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Speaker Nancy Pelosi said Thursday that the testimony by acting U.S. Ambassador to Ukraine Bill Taylor and State Department official George Kent was "devastating," and that it "corroborated evidence of bribery" that President Trump himself has admitted to.

Why it matters: In Pelosi's first press conference since the public phase of the impeachment inquiry began, the speaker claimed that what's already on the record about Trump's conduct "makes what Nixon did look almost small."

  • The bribery language, as opposed to "quid pro quo," reflects a pivot in messaging Democrats intend to deploy in order to make the allegations easier to understand.
  • Pelosi cautioned, however, that the party hasn't yet decided whether to impeach.
  • She also dismissed Republicans' criticism of secondhand testimony by witnesses as "fraudulent," pointing out that the White House has blocked all of the officials who would have firsthand knowledge of the allegations from testifying.

The exchange:

REPORTER: You talked about bribery a second ago. That's a very serious charge. 
PELOSI: It's in the Constitution. You know, we're talking Latin around here. E pluribus unum — from many, one. Quid pro quo — bribery. Bribery. And that is in the Constitution attached to the impeachment proceedings. 
REPORTER: What was the bribe here? 
PELOSI: The bribe is to grant or withhold military assistance in return for a public statement of a fake investigation into the elections. That's bribery. 
REPORTER: Are you looking at an article of impeachment — ?
PELOSI: We haven't even made a decision to impeach. That's what the inquiry is about. And when the committees decide that, they will decide what the articles are. But I am saying that what the president has admitted to and says it's perfect. I said it's perfectly wrong. It's bribery. 

Go deeper: Highlights from the first public impeachment hearing

Go deeper

Tech scrambles to derail inauguration threats

Illustration: Sarah Grillo/Axios

Tech companies are sharing more information with law enforcement in a frantic effort to prevent violence around the inauguration, after the government was caught flat-footed by the Capitol siege.

Between the lines: Tech knows it will be held accountable for any further violence that turns out to have been planned online if it doesn't act to stop it.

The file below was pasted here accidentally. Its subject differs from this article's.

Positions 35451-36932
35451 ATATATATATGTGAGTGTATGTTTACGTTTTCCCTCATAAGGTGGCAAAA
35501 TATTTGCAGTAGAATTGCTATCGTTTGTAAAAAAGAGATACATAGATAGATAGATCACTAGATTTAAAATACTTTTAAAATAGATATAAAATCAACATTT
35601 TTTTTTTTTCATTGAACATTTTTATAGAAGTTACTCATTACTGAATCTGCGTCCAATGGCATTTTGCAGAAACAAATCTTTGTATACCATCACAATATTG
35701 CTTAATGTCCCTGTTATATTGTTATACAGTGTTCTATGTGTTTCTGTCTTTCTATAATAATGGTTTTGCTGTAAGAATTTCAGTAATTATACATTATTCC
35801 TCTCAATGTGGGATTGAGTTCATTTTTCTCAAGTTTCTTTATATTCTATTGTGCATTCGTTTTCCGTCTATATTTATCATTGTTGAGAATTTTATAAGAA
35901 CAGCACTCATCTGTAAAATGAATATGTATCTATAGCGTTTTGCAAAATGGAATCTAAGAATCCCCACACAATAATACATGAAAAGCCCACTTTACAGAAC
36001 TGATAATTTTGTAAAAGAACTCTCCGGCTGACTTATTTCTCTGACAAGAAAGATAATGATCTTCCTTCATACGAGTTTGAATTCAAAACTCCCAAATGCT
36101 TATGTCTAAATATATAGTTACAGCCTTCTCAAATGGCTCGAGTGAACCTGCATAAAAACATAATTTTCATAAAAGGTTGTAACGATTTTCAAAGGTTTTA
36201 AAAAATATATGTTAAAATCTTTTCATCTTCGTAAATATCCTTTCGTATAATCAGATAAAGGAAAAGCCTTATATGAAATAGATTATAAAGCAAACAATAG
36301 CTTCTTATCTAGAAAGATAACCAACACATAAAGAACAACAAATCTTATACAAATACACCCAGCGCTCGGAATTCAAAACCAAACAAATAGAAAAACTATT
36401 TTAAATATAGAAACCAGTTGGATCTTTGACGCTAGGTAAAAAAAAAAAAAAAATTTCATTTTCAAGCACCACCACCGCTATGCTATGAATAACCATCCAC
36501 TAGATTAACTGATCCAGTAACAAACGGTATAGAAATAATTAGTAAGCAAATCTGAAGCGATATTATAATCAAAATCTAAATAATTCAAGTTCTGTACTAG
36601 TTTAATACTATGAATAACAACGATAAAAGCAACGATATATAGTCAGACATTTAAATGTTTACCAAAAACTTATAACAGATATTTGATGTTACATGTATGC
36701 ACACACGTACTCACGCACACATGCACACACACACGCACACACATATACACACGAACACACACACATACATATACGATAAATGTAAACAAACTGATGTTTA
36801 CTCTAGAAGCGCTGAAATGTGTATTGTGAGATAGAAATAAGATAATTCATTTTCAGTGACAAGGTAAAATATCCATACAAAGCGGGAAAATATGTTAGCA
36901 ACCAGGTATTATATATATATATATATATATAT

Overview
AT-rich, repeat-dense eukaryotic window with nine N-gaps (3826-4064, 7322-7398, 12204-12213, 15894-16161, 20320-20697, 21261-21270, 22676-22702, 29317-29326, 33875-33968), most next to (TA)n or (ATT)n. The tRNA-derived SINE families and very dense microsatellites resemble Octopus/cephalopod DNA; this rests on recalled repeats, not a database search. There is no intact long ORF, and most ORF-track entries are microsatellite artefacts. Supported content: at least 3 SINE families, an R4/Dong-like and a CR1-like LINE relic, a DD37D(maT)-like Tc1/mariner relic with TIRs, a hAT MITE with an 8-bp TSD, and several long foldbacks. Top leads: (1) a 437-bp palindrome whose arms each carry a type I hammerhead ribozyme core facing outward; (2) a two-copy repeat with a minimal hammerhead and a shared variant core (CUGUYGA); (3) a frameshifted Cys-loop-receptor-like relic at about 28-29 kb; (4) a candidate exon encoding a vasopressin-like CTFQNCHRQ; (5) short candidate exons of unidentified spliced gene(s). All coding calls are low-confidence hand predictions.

Dave Lawler, author of World
2 hours ago - World

Uganda's election: Museveni declared winner, Wine claims fraud

Wine rejected the official results of the election. Photo: Sumy Sadruni/AFP via Getty

Yoweri Museveni was declared the winner of a sixth presidential term on Saturday, with official results giving him 59% to 35% for Bobi Wine, the singer-turned-opposition leader.

Why it matters: This announcement was predictable, as the election was neither free nor fair and Museveni had no intention of surrendering power after 35 years. But Wine — who posed a strong challenged to Museveni, particularly in urban areas, and was beaten and arrested during the campaign — has said he will present evidence of fraud. The big question is whether he will mobilize mass resistance in the streets.

Off the Rails

Episode 1: A premeditated lie lit the fire

Photo illustration: Sarah Grillo/Axios. Photo: Chip Somodevilla/Getty Images

Beginning on election night 2020 and continuing through his final days in office, Donald Trump unraveled and dragged America with him, to the point that his followers sacked the U.S. Capitol with two weeks left in his term. Axios takes you inside the collapse of a president with a special series.

Episode 1: Trump’s refusal to believe the election results was premeditated. He had heard about the “red mirage” — the likelihood that early vote counts would tip more Republican than the final tallies — and he decided to exploit it.

"Jared, you call the Murdochs! Jason, you call Sammon and Hemmer!”

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